Memory verse for the week: (2 Cor. 6:14“Do not be yoked together with unbelievers. For what do righteousness and wickedness have in common? Or what fellowship can light have with darkness?”
Posted by: Joe Martinez AT 05:50 pm   |  Permalink   |  0 Comments  |  Email
Wednesday, May 04 2016
Wednesday, May 4, 2016    
       I am often confronted by people whose prominent frustration in their Christian walk is that, from time to time, they can’t figure out God. They can’t understand certain parts of the Bible, especially Old Testament accounts. They don’t understand why He allows atrocities and injustices to occur throughout the world or can’t figure out why certain of their prayers go unanswered; the list goes on and on. The Bible tells us very clearly why this is so. Through the prophet Isaiah, the Lord declared this eternal truth: “For my thoughts are not your thoughts, neither are your ways my ways,” declares the Lord. “As the heavens are higher than the earth, so are my ways higher than your ways and my thoughts than your thoughts.”(Isaiah 55:8-9) Do you always understand your parents or your siblings, spouse children, family, or neighbors? C’mon, aren’t there times in your life when you can’t even understand yourself? How in the world, then, are we ever going to understand God?
       The great thing about all this is that we don’t have to understand Him. If He could ever do wrong or make mistakes, He wouldn’t be perfect and He wouldn’t be God. On the other hand, if we really believe that He is perfect and can do no wrong, why can’t we just trust Him? It is not a sin to have questions or doubts; after all, we’re human. What is dangerous is when our doubt is greater than our faith.
       If you are in a situation today that has troubled or confused you and you can’t understand why God has allowed it, I plead with you to just trust Him. I suspect all of us have already thought of the many questions we will ask the Lord to answer and explain when we see Him in Heaven. I also suspect that when we do get there, either our questions will all be answered or else they won’t matter to us any more. One thing I often tell those whom I visit with and pray for upon leaving is that they are in good hands. I will tell you the same. Don’t worry, doubt, or fear, you are in good hands. In fact, if you are truly trusting in the Lord, you are in the best of care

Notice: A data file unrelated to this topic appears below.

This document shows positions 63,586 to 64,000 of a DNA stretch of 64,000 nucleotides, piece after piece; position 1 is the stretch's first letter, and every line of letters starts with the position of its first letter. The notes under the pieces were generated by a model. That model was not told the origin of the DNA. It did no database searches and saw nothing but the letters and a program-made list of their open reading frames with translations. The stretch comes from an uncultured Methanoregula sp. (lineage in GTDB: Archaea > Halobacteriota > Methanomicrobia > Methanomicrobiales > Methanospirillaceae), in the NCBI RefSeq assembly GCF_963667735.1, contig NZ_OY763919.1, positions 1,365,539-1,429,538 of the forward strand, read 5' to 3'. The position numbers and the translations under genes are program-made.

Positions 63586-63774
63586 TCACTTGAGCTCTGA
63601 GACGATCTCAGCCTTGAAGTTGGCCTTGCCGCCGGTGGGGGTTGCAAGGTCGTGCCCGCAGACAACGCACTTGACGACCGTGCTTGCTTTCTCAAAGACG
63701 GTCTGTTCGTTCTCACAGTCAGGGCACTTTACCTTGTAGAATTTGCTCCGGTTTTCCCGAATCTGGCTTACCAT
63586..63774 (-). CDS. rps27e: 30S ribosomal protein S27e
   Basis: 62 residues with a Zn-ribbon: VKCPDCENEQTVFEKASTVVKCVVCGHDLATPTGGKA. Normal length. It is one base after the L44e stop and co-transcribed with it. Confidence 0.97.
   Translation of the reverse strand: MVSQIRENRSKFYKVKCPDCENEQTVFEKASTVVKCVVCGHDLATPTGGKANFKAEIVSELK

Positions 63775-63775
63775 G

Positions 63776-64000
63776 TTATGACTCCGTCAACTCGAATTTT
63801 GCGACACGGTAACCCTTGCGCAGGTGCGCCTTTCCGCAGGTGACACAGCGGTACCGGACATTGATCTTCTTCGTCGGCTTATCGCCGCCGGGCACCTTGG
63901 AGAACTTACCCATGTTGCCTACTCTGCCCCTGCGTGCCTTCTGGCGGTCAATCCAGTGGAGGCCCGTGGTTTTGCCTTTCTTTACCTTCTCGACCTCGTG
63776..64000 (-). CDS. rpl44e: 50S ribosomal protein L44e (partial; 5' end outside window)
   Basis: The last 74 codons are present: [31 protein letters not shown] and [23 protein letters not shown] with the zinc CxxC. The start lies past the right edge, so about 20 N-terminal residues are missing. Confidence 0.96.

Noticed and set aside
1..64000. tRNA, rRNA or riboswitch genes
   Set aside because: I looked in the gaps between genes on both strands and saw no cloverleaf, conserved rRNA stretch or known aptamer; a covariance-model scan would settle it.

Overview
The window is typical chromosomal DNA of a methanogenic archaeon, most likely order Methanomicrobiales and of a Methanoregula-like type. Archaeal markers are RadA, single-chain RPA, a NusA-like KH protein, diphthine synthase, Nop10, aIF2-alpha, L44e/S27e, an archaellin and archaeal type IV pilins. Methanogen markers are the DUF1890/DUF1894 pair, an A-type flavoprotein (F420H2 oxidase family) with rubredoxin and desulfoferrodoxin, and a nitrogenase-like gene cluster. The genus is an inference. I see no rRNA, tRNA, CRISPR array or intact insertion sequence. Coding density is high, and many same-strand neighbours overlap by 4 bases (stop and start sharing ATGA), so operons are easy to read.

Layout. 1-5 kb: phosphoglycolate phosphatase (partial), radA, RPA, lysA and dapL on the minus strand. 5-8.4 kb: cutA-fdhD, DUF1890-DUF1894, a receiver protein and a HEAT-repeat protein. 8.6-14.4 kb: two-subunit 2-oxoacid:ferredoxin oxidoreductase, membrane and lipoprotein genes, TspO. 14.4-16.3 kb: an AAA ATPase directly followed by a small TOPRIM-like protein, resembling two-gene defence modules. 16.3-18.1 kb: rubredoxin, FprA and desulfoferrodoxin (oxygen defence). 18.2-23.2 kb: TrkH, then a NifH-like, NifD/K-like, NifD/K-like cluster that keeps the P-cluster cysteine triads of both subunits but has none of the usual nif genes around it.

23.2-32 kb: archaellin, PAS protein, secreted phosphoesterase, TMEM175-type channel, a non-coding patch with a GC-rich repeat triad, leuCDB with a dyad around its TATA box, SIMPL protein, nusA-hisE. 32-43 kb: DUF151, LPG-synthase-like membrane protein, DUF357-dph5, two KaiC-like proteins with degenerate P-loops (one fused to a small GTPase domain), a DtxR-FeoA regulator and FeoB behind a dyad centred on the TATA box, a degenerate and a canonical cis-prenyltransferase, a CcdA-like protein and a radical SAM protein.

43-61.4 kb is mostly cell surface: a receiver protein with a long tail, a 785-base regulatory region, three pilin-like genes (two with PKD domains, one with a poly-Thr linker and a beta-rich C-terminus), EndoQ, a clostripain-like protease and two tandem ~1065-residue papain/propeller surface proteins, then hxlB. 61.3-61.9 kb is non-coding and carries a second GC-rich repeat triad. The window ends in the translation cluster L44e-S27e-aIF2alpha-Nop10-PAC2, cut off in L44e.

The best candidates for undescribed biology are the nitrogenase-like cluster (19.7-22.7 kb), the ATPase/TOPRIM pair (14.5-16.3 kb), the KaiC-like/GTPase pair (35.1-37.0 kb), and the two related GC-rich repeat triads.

Memory verse for the week: (2 Cor. 6:14“Do not be yoked together with unbelievers. For what do righteousness and wickedness have in common? Or what fellowship can light have with darkness?”
 
Posted by: Joe Martinez AT 02:35 pm   |  Permalink   |  0 Comments  |  Email
Monday, May 02 2016
Monday, May 2, 2016          
       Paul depicted the general character of the people living in the last days in his second Letter to Timothy. Here’s what the New Living Translation (NLT) of the Bible says about it, in part:  “They will betray their friends, be reckless, be puffed up with pride, and love pleasure rather than God. They will act religious, but they will reject the power that could make them godly. Stay away from people like that!” (2 Tim. 3:4-5)
       That advice is probably more valuable today than it was in Paul’s day because we are living in the days he wrote about. I think it is pretty safe to say that you all know people in your life that fall into one of these categories. Some of them stand out for being selfish, others for their recklessness or carelessness, or pride and arrogance, or their love for all types of fun and pleasure. Many of these will even dare to profess that they know and love God, and may even go to church regularly and may wear crosses or religious medallions ,but to anyone who has basic common sense, it will be easy to see that their actions clearly show that they really don’t know the Lord, much less belong to Him.
       To repeat Paul’s simple advice to us, “Stay away from people like that!” Common sense will tell us that, in some cases, it is not possible because we may live with people like these. But even in such cases, with God’s grace we can live with them without being like them. I know many will not believe this applies to them because they feel they are so strong in their faith that nothing or no one can shake them from it. Permit me to remind you of these two bible verses: “So, if you think you are standing firm, be careful that you don’t fall!” (1 Corinthians 10:12) and “Do not be misled: Bad company corrupts good character.” (1 Cor.15:33) Samson, in the Old Testament, thought his association and mingling with the pagan people in his time would not affect him, and we all know what happened to him. There are some in my own family that I worry about because of the types of people they hang around with. They have the notion, like so many before them, that they will draw their friends to Christ and not be negatively influenced by them. Unfortunately, the latter is usually the end result. Never forget Paul’s advice. Be careful with people in your life that can draw you away from God.
 
Memory verse for the week: (2 Cor. 6:14“Do not be yoked together with unbelievers. For what do righteousness and wickedness have in common? Or what fellowship can light have with darkness?”
Posted by: Joe Martinez AT 09:00 am   |  Permalink   |  0 Comments  |  Email